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By HaleStewart June 1, 2015 8:25 am
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International Economic Preview For the Week of May 25-29

     The following economic releases will have a disproportionate impact on the markets next week


EU Final Markit Manufacturing Numbers: starting at the beginning of the year, these numbers started to show a slow but consistent expansion for the EU region.  Now, save for France, the four largest EU economies are expanding.

US ISM Manufacturing: Although the top line number has been declining for the last 6 months, the overall reading is still over 50, indicating an expansion.  However, with the dollar still strong, don’t be surprised to see the number move lower.

Australian Interest Rate Decision: The RBA recently lowered rates 25 basis point.  There is no reason to think another rate cut is in the cards.  But pay particular attention to the release’s language.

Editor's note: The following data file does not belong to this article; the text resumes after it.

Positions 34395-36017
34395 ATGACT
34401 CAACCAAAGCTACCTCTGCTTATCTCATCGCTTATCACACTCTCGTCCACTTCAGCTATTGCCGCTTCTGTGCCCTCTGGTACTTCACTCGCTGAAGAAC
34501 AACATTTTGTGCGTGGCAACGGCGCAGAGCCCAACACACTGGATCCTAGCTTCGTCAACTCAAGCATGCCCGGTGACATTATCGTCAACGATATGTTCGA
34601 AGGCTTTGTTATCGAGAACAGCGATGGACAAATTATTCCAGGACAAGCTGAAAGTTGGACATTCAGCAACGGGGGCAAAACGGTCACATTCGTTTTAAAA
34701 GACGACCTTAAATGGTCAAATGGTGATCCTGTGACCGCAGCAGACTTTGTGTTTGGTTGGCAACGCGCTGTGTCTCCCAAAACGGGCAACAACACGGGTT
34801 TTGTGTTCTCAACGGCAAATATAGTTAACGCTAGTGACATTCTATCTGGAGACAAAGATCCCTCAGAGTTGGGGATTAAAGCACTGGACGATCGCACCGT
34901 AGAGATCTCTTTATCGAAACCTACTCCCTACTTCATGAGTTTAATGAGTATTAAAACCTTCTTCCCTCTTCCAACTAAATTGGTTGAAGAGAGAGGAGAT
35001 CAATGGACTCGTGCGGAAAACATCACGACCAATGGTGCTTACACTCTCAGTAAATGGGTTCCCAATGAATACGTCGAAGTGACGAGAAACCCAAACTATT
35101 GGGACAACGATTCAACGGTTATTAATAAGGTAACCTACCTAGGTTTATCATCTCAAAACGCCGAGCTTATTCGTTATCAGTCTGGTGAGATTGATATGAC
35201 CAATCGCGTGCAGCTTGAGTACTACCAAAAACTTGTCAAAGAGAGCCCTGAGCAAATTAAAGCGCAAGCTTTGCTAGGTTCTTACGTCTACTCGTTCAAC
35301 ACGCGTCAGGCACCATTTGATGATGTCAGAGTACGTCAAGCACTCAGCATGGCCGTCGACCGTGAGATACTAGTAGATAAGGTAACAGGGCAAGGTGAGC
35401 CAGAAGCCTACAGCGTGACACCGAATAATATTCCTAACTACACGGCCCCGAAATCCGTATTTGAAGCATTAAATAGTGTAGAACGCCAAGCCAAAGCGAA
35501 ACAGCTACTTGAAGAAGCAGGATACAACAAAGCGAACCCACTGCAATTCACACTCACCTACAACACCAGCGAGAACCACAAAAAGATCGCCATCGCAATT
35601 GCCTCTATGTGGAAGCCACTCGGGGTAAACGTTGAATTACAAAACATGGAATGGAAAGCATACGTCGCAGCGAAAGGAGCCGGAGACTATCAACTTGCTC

EU Inflation: like other advanced economies, the EU experienced a bout of deflation thanks to oil’s price drop.  But the latest Y/Y number was 0%.  Hopefully we’ll see a slight Y/Y increase in this release.

Australia First Quarter GDP: Thanks to exports to China, Australia has had a remarkable 20 year run of expansions without recession.  However, they are running into some problems as they try to change the composition of their growth.


EU Interest Rate Decision: no change is expected.  However, like all central bank policy statements, pay attention to the banks analysis of the current economic situation.

US ISM Service Index: the US service sector has been humming along for several years.  There is no reason to see any major change to this number, save for statistical noise.


UK Interest Rate Decision: Like both Australia and EU, there is no reason to think a major change is coming. 


Canadian Unemployment: the Canadian unemployment rate has been fluctuating between 6.7-7.1 for the last year.  Oil’s price drop will probably lead to an increase in the unemployment rate.

US Employment report: the US unemployment rate has been dropping for the last year. While employment growth slowed in the 1Q, better numbers are expected.

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